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Wuhan University Scholars solve one of Alzheimer’s disease’s big mysteries
Author:Yang Cen  Date:2022-05-01  Clicks:

Early on March 3, Beijing time, the latest issue of the world's top academic  journal Nature  (Impact Factor 49.962) published online  the research paper FSH Blockade Improves Cognition in Mice with Alzheimer's Disease(AD) by Xiong Jing, deputy chief physician of the Department of Neurology of Renmin Hospital of Wuhan University. The research findings are the first in the world to reveal that follicle-stimulating hormone is the cause of older women's higher vulnerability to AD, providing a new option for early screening and intervention in the disease.

Screenshot of this paper

The cover of the latest Nature issue

Xiong Jing, the first author of the paper, has long been engaged in the basic research, clinical diagnosis and treatment of senile neuro-degenerative diseases in the Department of Neurology of Renmin Hospital of Wuhan University. Funded by the National Foundation for Study Abroad in 2018, Wuhan University's "Young Top Talent Training Abroad (Overseas) Research Plan" in 2019, and the Young Talents Abroad Training Program of Renmin Hospital of Wuhan University, she went to study the pathogenesis of Alzheimer ’s disease abroad.


Xiong Jing, deputy chief physician, the first author of the paper

According to Xiong Jing, AD is an age-dependent neuro-degenerative disease and the most common cause of senile dementia. The main clinical manifestations are memory dysfunction, behavioral abnormalities and decreased ability to perform daily living. Every three seconds, a person is diagnosed with AD, and there are currently more than 50 million patients worldwide. With the advent of an aging society, this number is expected to increase significantly to 152 million in 2050. Epidemiological surveys show that the number of female AD patients among the elderly is about twice that of men, but the cause of this phenomenon has been unknown.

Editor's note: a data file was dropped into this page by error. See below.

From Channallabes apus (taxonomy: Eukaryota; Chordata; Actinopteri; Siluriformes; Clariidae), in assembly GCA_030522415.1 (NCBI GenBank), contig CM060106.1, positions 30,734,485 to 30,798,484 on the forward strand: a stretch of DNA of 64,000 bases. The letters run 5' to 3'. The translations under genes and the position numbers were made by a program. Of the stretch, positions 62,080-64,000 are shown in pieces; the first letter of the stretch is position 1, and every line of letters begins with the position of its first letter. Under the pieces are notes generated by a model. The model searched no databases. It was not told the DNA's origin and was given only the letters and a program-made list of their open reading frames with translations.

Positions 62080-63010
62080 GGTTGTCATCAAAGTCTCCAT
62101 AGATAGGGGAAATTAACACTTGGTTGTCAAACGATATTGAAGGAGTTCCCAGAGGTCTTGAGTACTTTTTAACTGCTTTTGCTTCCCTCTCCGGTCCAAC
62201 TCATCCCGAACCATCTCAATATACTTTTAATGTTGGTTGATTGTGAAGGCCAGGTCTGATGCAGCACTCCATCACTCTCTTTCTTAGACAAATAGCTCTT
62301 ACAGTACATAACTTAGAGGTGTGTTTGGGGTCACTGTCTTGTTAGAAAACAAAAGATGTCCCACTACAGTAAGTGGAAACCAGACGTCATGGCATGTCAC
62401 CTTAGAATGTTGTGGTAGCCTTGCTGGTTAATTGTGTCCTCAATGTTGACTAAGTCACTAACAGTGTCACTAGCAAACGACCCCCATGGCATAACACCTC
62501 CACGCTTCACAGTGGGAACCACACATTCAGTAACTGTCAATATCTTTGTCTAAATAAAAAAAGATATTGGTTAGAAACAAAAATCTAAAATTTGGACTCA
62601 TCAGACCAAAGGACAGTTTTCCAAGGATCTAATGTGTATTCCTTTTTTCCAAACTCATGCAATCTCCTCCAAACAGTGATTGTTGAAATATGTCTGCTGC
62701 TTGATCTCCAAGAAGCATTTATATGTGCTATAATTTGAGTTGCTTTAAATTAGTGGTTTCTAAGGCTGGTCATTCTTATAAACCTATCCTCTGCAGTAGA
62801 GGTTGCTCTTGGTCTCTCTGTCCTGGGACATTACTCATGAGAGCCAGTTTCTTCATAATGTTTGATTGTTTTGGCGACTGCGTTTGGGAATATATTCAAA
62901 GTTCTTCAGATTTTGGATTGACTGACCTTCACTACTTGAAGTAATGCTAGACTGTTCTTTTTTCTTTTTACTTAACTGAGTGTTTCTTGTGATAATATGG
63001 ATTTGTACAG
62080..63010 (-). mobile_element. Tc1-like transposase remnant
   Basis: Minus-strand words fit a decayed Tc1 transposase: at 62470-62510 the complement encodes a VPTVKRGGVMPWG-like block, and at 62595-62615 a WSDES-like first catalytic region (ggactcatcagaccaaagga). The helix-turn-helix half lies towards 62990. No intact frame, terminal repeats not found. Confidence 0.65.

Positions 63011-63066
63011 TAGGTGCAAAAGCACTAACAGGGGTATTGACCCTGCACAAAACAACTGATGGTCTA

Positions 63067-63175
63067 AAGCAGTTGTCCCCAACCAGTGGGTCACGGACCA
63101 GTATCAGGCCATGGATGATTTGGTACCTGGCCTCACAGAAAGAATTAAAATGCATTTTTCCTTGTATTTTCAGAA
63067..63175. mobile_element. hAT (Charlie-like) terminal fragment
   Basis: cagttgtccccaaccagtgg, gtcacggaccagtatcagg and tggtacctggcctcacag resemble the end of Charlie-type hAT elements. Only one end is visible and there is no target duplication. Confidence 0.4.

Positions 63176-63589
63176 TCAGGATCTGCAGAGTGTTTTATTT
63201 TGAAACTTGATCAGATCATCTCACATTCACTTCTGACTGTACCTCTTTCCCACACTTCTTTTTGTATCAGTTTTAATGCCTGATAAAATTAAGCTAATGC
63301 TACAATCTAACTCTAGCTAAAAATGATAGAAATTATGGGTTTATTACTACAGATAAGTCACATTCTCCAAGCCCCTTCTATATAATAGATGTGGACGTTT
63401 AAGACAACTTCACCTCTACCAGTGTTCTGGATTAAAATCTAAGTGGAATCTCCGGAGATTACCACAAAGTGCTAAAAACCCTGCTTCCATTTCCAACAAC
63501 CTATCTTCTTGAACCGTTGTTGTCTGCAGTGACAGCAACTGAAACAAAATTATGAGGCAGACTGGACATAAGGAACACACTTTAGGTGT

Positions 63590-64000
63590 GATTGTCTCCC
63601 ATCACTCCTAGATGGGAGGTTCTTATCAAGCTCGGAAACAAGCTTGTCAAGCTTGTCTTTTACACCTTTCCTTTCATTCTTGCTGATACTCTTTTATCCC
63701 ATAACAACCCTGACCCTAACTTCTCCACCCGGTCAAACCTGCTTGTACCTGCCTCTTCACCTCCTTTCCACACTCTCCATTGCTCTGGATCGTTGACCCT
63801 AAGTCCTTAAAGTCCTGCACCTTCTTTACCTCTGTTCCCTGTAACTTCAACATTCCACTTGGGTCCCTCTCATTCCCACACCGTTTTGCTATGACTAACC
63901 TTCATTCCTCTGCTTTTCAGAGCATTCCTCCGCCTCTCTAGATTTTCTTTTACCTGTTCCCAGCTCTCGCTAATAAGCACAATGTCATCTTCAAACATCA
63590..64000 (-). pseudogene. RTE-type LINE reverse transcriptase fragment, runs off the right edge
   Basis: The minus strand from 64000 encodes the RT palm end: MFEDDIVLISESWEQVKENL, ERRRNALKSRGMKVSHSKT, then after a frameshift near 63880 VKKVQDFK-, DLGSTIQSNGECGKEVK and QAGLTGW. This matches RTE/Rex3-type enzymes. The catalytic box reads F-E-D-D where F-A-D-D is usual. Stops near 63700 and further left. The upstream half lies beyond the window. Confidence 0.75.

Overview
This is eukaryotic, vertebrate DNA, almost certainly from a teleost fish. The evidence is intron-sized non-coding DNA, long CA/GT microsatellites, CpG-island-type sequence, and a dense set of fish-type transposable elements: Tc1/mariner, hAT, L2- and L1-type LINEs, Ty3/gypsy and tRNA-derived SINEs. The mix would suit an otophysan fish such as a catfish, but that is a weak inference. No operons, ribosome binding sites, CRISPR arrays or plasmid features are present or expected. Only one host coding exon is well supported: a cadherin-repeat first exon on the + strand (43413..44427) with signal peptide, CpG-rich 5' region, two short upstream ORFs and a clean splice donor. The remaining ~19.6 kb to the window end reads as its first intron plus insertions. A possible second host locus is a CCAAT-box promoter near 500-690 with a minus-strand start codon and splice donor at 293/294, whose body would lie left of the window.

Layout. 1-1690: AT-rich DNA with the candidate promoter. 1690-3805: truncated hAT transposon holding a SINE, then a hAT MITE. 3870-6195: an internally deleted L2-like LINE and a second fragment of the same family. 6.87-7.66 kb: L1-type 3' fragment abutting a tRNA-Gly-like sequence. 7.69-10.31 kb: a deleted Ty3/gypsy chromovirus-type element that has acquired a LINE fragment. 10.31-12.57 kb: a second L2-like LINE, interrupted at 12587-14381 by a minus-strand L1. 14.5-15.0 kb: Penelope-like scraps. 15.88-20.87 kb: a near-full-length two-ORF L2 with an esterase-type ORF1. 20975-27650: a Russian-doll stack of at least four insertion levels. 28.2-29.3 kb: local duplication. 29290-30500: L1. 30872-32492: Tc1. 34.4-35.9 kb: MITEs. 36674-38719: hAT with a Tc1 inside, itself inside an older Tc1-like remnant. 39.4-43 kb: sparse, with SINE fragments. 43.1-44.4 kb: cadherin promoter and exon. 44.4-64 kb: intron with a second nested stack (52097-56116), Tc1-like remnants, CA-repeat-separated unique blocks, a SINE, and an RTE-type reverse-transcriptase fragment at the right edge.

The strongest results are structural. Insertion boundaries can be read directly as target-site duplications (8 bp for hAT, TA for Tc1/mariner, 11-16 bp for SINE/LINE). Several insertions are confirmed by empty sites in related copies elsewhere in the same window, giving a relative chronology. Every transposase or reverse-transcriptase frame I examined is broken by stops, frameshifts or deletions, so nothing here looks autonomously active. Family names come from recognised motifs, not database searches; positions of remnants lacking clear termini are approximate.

The neuro-degenerative disease research team consults patients with AD

Prof. Ye Keqiang (former tenured professor of Emory University), the corresponding author of the paper, has been committed to research on the pathogenesis, early diagnosis and drug development of neuro-degenerative diseases for many years. Based on the systematic summary of the results of hundreds of cutting-edge academic papers by the team, he proposed an original theory: the activation of the C/EBPβ-AEP pathway is the core driver of neuro-degenerative diseases.

Based on this theory, Xiong Jing and other researchers studied the hormonal substances whose concentrations vary dramatically in women before and after menopause, and tested which hormones can selectively activate the C/EBPβ-AEP pathway. This newly published paper reveals for the first time that elevated follicle-stimulating hormone (FSH) is an important reason why older women are more likely to develop AD than men. During perimenopause, FSH levels in women increase significantly to more than 10-fold, while FSH levels in older men are about three times higher than when they were younger. In premenopausal women, the sharp increase in FSH exacerbates Aβ and Tau lesions in the brains of AD patients by activating the C/EBPβ-AEP signaling pathway, leading to memory impairment. This important finding not only provides a new reason and mechanism for why women are more likely to develop AD, but also provides a new target for early clinical screening and intervention in AD.

FSH antibody treatment can reduce AD-related pathological changes and cognitive function in AD mice after ovarian resection


Neuro-degenerative disease research team of Renmin Hospital of Wuhan University

Prof. Zhang Zhaohui and Prof. Wang Zhihao of the Department of Neurology also made important contributions to this research. The publication of this paper provides an important theoretical basis for the prevention and treatment of neuro-degenerative diseases worldwide.

The Department of Neurology of the People's Hospital of Wuhan University is known as a national key clinical construction specialty with a strong and powerful research team of neuro-degenerative diseases, including Prof. Zhang Zhaohui, Prof. Zhang Zhentao, Prof. Wang Zhihao and other well-known experts in the field of neuro-degenerative disease research. The team members have won support from many national and provincial research and talent programs. The team focuses on the pathogenesis and early diagnosis and treatment of AD and Parkinson's disease and has published in Nature, Nature Medicine, Nature Structural & Molecular Biology, Nature Communications, Molecular Cell, Advanced Science, Science Advances, Journal of Experimental Medicine, Molecular Psychiatry and other top international journals.

Link to the paper: https://doi.org/10.1038/s41586-022-04463-0

Rewritten by Xie Anqing

Edited by Shen Yutian, Su Xinyue, Zou Xiaohan, Xi Bingqing, Sylvia



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